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Smart Bombs: Military, Defense and National Security

KelTec Wants to Send Guns to Fight Russia in Ukraine

KelTec arms headed to Ukraine. Image Credit: KelTec.

From around the world individuals, non-profits and small companies have stepped up to aid the Ukrainians in their defense. Police departments and even individuals from across the United States have supplied body armor and helmets for the war effort.

Some U.S. firms have also been working to put arms and ammunition in the hands of Ukrainian fighters.  Ammo Inc. and Remington have each pledged to send a million rounds, while Cocoa, Florida-based KelTec announced that it would send 400 firearms – valued at $200,000 – to arm civilian volunteers.

The semi-automatic rifles had been ordered by a customer in Ukraine prior to Russia’s unprovoked invasion last month. After Adrian Kellgren, who heads up the family-owned KelTec, failed to reach his client, he looked into how he could still send the cache of weapons to Ukraine.

Kellgren told The Associated Press that he felt it was necessary to supply the rifles to Ukraine’s nascent resistance movement.

“The American people want to do something,” explained Kellgren, who is also a former U.S. Navy pilot. “We enjoy our freedoms, we cherish those things. And when we see a group of people out there getting hammered like this, it’s heartbreaking.”

Lots of Red Tape

However, getting the firearms to Ukraine wasn’t just as easy as boxing them up and printing a shipping label. While KelTec’s export license allows it to export up to 10,000 weapons, it must still contend with the International Traffic in Arms Regulations (ITAR), which often require approvals from the Departments of State, Commerce and even Defense.

That process can often take months.

Kellgren, who said he has dealt with such red tape for years, was able to cut through after a Ukrainian neighbor helped connect him with a diplomat in the Ukrainian Embassy. That enabled KelTec to secure the necessary federal arms export license in just four days.

Workers at KelTec’s warehouse have since prepared four plastic-wrapped pallets containing the company’s 9mm foldable rifles for delivery to an undisclosed NATO-run facility. From there, the shipment’s new recipient, Ukraine’s Ministry of Defense, will be responsible for smuggling the weapons into the war zone.

Kellgren has looked to do more, and even offered the Ukrainians their own production line for the rifles along with weekly shipments of components.

To aid other gun companies that wish to help, the National Shooting Sports Foundation (NSSF) – the firearms industry’s trade association – has posted the contact information for the individuals at the Department of Commerce who can likely assist in the efforts to export firearms and other military equipment to Ukraine. In addition, the NSSF provided a list of what weapons and types of ammunition are now being sought after by the Ukrainians.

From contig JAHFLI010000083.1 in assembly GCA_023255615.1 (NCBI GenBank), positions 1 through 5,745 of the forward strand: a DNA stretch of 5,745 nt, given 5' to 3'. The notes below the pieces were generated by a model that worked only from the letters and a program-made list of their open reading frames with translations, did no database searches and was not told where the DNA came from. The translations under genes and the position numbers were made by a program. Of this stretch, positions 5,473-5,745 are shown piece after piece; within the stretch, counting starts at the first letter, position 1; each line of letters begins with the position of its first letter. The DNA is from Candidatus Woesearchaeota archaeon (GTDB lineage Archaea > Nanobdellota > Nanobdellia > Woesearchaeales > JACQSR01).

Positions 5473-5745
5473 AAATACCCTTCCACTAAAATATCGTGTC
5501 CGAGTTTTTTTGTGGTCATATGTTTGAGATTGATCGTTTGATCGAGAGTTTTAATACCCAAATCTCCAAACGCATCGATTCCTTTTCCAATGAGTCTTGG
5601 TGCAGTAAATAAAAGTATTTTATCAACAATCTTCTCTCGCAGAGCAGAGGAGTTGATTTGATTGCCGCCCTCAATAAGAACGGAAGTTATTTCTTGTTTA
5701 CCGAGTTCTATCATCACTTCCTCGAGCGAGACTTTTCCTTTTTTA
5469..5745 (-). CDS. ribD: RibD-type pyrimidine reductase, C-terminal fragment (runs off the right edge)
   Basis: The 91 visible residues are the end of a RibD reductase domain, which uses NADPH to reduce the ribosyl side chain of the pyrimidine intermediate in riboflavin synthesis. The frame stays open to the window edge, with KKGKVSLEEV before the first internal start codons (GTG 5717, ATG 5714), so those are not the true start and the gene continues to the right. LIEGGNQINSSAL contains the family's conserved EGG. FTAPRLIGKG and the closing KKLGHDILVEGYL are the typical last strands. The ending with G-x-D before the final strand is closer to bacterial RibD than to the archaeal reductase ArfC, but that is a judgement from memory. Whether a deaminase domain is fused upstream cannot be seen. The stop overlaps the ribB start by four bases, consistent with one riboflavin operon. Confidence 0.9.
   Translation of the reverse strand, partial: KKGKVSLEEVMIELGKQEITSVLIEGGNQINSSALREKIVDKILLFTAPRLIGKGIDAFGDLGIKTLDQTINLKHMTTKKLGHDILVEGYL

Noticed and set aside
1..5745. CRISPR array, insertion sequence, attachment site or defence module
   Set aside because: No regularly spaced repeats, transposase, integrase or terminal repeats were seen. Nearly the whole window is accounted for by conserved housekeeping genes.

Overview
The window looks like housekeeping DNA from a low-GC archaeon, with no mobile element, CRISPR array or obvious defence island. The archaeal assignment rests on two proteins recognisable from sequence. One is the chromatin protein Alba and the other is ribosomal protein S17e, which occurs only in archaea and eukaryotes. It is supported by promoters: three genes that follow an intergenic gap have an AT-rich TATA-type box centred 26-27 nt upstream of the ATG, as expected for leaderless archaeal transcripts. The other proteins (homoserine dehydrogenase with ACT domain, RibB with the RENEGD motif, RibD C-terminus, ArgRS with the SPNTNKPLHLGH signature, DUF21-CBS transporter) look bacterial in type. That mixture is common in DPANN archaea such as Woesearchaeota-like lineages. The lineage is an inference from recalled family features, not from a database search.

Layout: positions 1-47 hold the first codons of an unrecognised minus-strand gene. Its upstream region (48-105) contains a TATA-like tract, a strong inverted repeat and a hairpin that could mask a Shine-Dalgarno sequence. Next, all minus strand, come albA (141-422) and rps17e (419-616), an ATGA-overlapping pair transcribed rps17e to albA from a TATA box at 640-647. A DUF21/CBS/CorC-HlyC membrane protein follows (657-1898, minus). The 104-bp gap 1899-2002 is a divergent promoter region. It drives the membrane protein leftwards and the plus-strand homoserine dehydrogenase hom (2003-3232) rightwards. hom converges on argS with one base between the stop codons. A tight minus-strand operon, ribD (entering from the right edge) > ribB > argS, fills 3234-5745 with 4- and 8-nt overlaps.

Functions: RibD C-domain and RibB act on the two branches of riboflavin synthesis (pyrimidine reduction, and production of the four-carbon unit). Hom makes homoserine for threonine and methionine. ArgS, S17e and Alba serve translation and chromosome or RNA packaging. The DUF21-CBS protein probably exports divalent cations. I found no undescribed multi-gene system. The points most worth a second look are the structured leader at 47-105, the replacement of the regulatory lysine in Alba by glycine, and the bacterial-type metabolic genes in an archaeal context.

Arming Ukraine

While the rifles from KelTec and other U.S. gun makers may not be much of a match for Vladimir Putin’s Sukhoi fighter jets, hypersonic missiles, and cluster bombs, small arms could be just as crucial as Russian troops, including Syrian volunteers experienced in fighting in close quarters, move into the urban centers. Ukraine is ready for the fight ahead but still lacks enough weapons to arm everyone ready to fight.

Images have already circulated that show recruits having to learn weapons handling with broomsticks and planks of wood cut to look like an assault rifle. Moreover, antiquated World War II era firearms have been taken out of storage, and citizens are being taught to make Molotov cocktails, which can be used against Russian tanks.

“Every shipment of firearms is critical,” Major Spencer, U.S. Army (Retired), an urban warfare analyst at the Madison Policy Forum, a New York-based think tank, told The Associated Press. “You’re giving one more fighter, out of tens of thousands, the opportunity to resist with a simple-to-use weapon.”

Ukrainian volunteers – including women and children – are already training to fight with any weapon they can find.

“The people of Ukraine have had mostly just civilian firearms and they’re holding off a superpower,” added Kellgren. “So the X-factor here not isn’t necessarily what equipment you’re holding… it comes down to the will to fight.”

Now a Senior Editor for 1945, Peter Suciu is a Michigan-based writer who has contributed to more than four dozen magazines, newspapers and websites. He regularly writes about military hardware, and is the author of several books on military headgear including A Gallery of Military Headdress, which is available on Peter is also a Contributing Writer for Forbes.

Written By

Expert Biography: A Senior Editor for 1945, Peter Suciu is a Michigan-based writer who has contributed to more than four dozen magazines, newspapers, and websites with over 3,000 published pieces over a twenty-year career in journalism. He regularly writes about military hardware, firearms history, cybersecurity, and international affairs. Peter is also a Contributing Writer for Forbes. You can follow him on Twitter: @PeterSuciu.